ASE MENTOR AND MENTEE MUSINGS

ASE MENTOR AND MENTEE MUSINGS

Nick Beauman ASE and Jenny Hicks

NICK BEAUMAN ASE – ASE Lifetime Member and Mentor: I have been in film post-production for 57 years;  everything I’ve learned has largely been through trial and error, and I realise looking back how invaluable a mentor might have been for ME.  I  started out as a commercial Editor; but like most of us, my dream was to get in to drama; and then eventually, desperately, hopefully, wishfully, somebody would offer me a feature to cut; and; guess what; they finally did.  Very, very exciting I can tell you.

JENNY HICKS – ASE VP and Mentee: I have been in film post-production for 34 years; everything I’ve learned has largely been through being taught by people who know more than me, and I realised looking back how invaluable a mentor might have been for me.  So I got one.

NB: Firstly, I think it’s essential that both mentor and mentee feel there is a connection.  Speaking in my capacity as a mentor, it's so much more rewarding if I like whom I’m mentoring.  Jenny fits the bill.  Both parties need to establish a rapport, otherwise the relationship will wither and die.

JH: I think the main reason Nick and I have maintained our MM relationship for the past three or four years is because, one, it is very casual, and, two, we share a similar sensibility and sense of humour. A sense of humour goes along way in this business.

NB: What I think I bring to the table is a vast amount of experience covering all aspects of post-production, which I enjoy sharing, and which I think can be of enormous benefit to the inexperienced.  So for me it's a two-way street.

JH: As a mentee, I’m not sure what I bring to the table.  Admiration,  gratitude and conversation.  I bring conundrums to analyse and create wise ways forward.  Plus, I can share what I know about who’s who in the zoo, and the state of the game.

NB: I feel incredibly blessed to have had such a wonderful career in an industry that I was so passionate about.  Sharing my knowledge and guidance in whatever way I can is, at this point in my life, very rewarding.

JH: Other than discussing life and the universe and film-making over the occasional delicious lunch, I value Nick’s more-often-than-not phone time for two main things.  Firstly, to further my skills in The Art of Diplomacy.  To negotiate a cut to its best potential requires very evolved people management skills.  Cutting is the easy part - relatively speaking of course.  The Art of Collaboration comes easily for me, being brought up as an Assistant Editor for many years, in large cutting rooms on big films with hundreds of crew.  You have to communicate very well.  But being an Assistant Editor, you’re left to your own devices most, not all, of the time. Get in, get the job done, see ya tomorrow.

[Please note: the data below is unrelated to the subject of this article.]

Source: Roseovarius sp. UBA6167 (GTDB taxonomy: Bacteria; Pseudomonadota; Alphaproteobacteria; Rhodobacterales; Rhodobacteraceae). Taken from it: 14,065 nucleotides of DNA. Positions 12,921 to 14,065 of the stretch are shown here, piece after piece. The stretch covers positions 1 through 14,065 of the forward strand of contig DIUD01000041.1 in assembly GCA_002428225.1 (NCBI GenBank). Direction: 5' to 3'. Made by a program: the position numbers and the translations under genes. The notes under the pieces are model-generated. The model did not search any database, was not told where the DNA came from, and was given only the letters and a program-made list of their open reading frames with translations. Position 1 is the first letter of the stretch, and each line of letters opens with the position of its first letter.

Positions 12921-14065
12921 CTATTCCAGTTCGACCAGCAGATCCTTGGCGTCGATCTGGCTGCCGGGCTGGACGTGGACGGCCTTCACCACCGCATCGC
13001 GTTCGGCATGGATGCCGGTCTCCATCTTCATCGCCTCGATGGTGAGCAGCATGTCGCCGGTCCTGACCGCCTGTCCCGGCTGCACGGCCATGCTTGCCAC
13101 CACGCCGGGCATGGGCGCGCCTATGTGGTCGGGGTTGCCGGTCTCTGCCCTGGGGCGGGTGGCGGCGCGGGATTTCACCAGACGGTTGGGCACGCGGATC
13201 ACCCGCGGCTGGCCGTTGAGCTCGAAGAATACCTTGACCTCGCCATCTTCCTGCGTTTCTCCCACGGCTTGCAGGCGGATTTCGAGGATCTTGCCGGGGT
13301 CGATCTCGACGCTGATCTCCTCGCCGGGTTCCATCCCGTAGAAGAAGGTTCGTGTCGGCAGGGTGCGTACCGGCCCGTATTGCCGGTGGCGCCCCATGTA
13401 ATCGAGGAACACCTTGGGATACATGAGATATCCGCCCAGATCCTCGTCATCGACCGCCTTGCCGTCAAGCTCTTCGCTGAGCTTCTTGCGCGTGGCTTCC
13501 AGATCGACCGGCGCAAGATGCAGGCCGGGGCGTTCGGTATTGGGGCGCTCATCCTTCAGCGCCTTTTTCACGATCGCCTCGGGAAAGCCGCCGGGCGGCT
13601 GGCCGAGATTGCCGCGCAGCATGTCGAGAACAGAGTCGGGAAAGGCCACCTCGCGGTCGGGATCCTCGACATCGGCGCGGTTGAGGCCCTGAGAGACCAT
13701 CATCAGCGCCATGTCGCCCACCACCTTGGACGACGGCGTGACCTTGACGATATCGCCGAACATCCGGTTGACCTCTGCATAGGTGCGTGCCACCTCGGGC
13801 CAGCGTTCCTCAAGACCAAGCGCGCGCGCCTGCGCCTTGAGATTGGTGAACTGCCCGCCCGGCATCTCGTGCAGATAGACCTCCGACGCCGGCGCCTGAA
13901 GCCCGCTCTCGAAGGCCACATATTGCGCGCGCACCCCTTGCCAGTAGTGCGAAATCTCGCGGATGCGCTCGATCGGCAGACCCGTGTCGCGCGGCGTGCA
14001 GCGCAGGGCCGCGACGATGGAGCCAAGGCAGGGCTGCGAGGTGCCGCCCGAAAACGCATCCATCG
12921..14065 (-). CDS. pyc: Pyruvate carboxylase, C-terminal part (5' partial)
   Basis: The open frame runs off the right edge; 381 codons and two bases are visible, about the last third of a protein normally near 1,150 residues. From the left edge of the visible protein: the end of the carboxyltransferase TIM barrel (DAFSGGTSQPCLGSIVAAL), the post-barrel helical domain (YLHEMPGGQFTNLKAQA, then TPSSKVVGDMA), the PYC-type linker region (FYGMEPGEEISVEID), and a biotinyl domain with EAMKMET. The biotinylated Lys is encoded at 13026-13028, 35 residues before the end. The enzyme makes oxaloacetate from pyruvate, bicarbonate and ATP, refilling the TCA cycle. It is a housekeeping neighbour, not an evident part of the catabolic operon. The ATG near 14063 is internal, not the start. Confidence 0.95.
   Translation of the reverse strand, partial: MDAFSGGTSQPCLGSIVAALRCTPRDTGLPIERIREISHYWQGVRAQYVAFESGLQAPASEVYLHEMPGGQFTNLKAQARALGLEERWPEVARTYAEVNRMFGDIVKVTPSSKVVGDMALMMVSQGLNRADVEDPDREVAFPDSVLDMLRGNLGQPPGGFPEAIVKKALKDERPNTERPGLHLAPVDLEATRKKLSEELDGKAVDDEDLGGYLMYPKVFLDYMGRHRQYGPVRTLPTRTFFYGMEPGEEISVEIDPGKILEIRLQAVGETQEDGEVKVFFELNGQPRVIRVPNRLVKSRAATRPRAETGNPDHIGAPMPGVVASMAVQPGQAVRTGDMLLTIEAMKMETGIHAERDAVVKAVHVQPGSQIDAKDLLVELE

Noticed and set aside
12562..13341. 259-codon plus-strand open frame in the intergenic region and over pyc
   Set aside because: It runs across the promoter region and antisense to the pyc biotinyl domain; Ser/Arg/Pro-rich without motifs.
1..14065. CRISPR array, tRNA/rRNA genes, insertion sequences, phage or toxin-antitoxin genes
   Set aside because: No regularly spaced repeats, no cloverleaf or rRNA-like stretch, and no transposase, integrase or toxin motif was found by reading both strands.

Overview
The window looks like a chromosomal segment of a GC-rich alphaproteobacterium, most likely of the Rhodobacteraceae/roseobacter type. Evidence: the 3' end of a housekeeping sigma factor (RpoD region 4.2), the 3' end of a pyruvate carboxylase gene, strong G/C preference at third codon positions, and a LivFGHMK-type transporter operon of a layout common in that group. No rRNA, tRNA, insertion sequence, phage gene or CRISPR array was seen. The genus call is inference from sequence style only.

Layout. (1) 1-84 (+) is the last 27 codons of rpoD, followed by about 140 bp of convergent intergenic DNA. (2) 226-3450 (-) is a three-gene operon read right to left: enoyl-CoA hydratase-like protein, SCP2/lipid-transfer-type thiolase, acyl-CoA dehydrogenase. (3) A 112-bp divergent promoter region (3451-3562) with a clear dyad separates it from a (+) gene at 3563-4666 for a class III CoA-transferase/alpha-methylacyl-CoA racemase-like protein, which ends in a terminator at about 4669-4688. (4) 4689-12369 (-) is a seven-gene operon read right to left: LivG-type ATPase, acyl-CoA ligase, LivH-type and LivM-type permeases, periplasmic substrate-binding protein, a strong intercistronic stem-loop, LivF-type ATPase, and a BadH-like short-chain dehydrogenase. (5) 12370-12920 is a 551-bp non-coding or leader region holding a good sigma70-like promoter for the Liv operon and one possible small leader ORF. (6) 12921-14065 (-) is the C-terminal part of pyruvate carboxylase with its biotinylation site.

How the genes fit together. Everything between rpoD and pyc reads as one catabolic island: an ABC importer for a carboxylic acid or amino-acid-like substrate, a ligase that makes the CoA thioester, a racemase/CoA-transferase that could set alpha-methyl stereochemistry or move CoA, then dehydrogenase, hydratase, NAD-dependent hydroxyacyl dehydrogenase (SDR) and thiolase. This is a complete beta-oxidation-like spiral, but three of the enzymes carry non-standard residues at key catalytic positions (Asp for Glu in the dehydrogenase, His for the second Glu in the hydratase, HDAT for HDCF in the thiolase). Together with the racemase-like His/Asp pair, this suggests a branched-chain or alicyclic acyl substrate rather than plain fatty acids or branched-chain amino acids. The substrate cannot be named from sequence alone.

I find that the high-pressure environment of post-production brings out the best and worst in people.  As an Assistant you can dodge certain personalities and most conflict, but as an Editor you are in the centre of the storm, and you have to keep the centre of the storm quiet and calm, make it all OK and enjoy yourself at the same time….   Nick has an innate and well-honed understanding of Human Nature and The Process of Post, so he knows the best things to say and do at tricky times.

Secondly, and it is related to the above – Nick assures me that it is right to hold the line as A Creative, to strive for excellence in every job and to not surrender to the occasional quagmire.  He encourages me to stay strong, to believe in my abilities, to be assertive and to set boundaries.  He also knows what those boundaries should be.  Also, of course, he gives me rallying speeches before I have to turn a job down because they’re not paying enough.  And those speeches are REALLY HELPFUL.

NB: I should also point out to those senior Editors that may be thinking of taking on the role of a mentor, it doesn’t necessarily require an enormous amount of input.  I have been a mentor a few times and every time it is different, you make it up as you go along. Keep it casual and flexible and work out what works for both of you. The occasional phone chat, meeting over a coffee, editorial evaluation and advice, whatever the support may be, has to be good for them, and by extension has to be good for you.

JH: When it comes to the mentor I was given by the ASE,  I lucked out.  And there are plenty of other wise souls amongst our members.  The ASE needs mentors - Editors and Assistants - Our members are asking for them, we would like to help them out.

NB: Take the plunge and mentor up.

(June 2017)

If you're interested in being a mentor - as an Editor or an Assistant - please contact office@screeneditors.com.au.

If you're interested in being a mentee, please go to the Mentor Scheme page on the ASE website.

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